NFB EQ

From the mailbag . . .

Are you interested or know someone who might be interested in pursuing work in science, technology, engineering, or math (STEM) after high school? Do you enjoy investing your talent and energy in solving real-world problems? Join the National Federation of the Blind for NFB EQ, a week-long engineering program for blind and low-vision high school students.

At this program, you will collaborate with other students to solve authentic problems that exist in developing countries. You will spend the week working on a team to engineer solutions to a given problem. Your team will create proposals with accompanying models, which you will pitch to various stakeholders. After constructing life-size prototypes of your designs, you will test them in authentic settings. You will also have the opportunity to meet and collaborate with a number of engineers from across the country, some of whom happen to be blind.

To learn more and to apply, visit www.blindscience.org/NFBEQ.

The Specs

Participants: 40 blind and low-vision high school students (currently in grades 9-12); 20 students at each of the two programs.

Dates: Program 1: June 19-25, 2016; Program 2: July 31-August 6, 2016

Location: National Federation of the Blind Jernigan Institute in Baltimore, Maryland

Application: Apply Now! Applications are due by Monday, April 25, 2016.

Cost: $0 (This program is free of charge).

Hashtag: #NCBYS

Additional Information

  • To be eligible to apply students must: be in grades 9-12 during the 2015-2016 school year, be blind or have low-vision, be a United States resident, and be available to attend the entire program.
  • Participant’s transportation to and from the program will be arranged by the National Federation of the Blind. Students will travel to Baltimore on Sunday and will travel home on the following Saturday.
  • This is a residential program; students will stay in dormitories at the National Federation of the Blind Jernigan Institute and all meals will be provided.
  • In the evenings, after the conclusion of the instructional day, students will be engaged in various social and recreational activities.

What are students saying about EQ?

“Engineering isn’t about following instructions to the letter. It’s changing on the fly. It takes a set of skills to fundamentally change something to make it better while you’re working on it.”

“I’ve been taking engineering classes at school and now that I know there are tools [and] drafting boards. I’m going to ask for [them] next year. This program has made me more confident in what I can do.”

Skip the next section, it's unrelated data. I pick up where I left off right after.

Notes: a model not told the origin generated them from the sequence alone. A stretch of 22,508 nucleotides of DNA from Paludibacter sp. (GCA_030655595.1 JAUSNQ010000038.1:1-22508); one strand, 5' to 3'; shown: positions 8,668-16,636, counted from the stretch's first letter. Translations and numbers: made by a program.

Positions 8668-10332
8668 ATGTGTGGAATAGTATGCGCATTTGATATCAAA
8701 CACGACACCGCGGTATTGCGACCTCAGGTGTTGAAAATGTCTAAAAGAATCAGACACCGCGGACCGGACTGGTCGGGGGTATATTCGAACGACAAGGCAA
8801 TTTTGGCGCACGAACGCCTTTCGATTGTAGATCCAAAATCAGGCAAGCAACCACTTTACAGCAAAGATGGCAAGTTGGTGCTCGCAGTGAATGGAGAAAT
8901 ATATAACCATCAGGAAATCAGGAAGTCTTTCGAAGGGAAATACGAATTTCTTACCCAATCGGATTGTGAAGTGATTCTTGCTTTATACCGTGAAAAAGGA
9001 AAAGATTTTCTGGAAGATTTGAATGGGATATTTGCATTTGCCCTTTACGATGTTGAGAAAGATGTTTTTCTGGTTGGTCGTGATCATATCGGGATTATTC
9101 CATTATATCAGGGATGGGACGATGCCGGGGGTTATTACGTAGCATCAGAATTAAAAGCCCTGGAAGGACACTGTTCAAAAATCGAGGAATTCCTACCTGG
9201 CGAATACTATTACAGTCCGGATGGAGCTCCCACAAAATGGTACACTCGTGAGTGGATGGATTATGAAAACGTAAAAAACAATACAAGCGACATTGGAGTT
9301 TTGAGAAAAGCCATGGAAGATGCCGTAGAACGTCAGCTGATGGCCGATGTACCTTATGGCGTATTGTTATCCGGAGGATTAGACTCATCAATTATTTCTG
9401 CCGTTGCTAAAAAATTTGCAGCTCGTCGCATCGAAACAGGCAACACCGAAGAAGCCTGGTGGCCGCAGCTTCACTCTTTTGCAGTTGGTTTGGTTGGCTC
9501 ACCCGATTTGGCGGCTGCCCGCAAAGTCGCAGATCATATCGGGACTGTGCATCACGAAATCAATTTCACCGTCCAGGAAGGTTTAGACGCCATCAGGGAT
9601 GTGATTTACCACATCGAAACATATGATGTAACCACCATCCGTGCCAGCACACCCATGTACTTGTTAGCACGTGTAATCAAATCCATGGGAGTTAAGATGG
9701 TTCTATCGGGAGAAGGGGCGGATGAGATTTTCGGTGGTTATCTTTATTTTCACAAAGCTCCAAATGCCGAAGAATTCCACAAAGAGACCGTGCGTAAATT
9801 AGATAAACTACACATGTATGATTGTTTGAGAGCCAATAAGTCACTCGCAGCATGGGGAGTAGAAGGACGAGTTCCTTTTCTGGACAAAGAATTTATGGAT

“Expectations for blind are really low. This program showed us all that there is a way to do things we never thought we could do. I always thought STEM seemed kind of impossible, but there are tools, techniques, and there is a way to integrate into the real world.”

“Participating in this program gave me the determination to push forward. If I hear someone say you can’t, I will push forward.”

Questions?

If you have questions or require additional information, please contact:

 

Natalie Shaheen

NCBYS Project Director

Independent Consultant

National Federation of the Blind

STEM@nfb.org

410-659-9314, extension 2418

 

This material is based upon work supported by the National Science Foundation under Grant No. 1322855.

 

Any opinions, findings, and conclusions or recommendations expressed in this material are those of the author(s) and do not necessarily reflect the views of the National Science Foundation.

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Winter/Spring Challenger Programs

The YMCA Challenger program is gearing up for Winter/Spring sports.  Challenger athletics are for anyone with a disability from ages 3-30; they also offer a variety of meet-ups for teens and older children.  We’re getting ready to try our very first Challenger program this Spring (soccer!!)–who knows, we might see you there!

From the mailbag:

HELLO WONDERFUL PEOPLE! 

Challenger Update: We are starting 2016 off strong and celebrating 10 years of Challenger! We finished Court Sports at Oxford Middle School with a near record breaking 40 participants! This past Saturday, 24 young adults joined us at Snow Creek for a fun afternoon of snow tubing- WOW that was a blast! Challenger is having our big fashion show next Saturday, January 30- for more information, click HEREA couple of our very own Johnson County young adults will be models for this annual benefit- looking forward to a fun night!
We have some GREAT things planned. Check out our upcoming sports and young adult events:
Sports (AGES 4 and OLDER):
BOWLING FEBRUARY 2- MARCH 8 Tuesday nights from 6-7 pm at AMF College Lanes (10201 College Blvd, Overland Park, KS)- SIGN UP NOW- SPOTS ARE FILLING QUICKLY!!!
SOCCER-  MARCH 23- APRIL 27 Wednesday nights from 6-7 pm at Arrowhead Administrative Center (6601 Santa Fe Dr, Overland Park, KS) 
 
Young Adult Events (AGES 12 and OLDER):
SATURDAY, FEBRUARY 6- VALENTINE’S ART  12:30-3:30 pm at Paul Henson YMCA (4200 W 79th Street, Prairie Village, KS)-
FRIDAY, FEBRUARY 12- VALENTINE’S PARTY *NORTH KC YMCA   5- 8:30 pm at North Kansas City YMCA (1999 Iron Street, North Kansas City, MO)-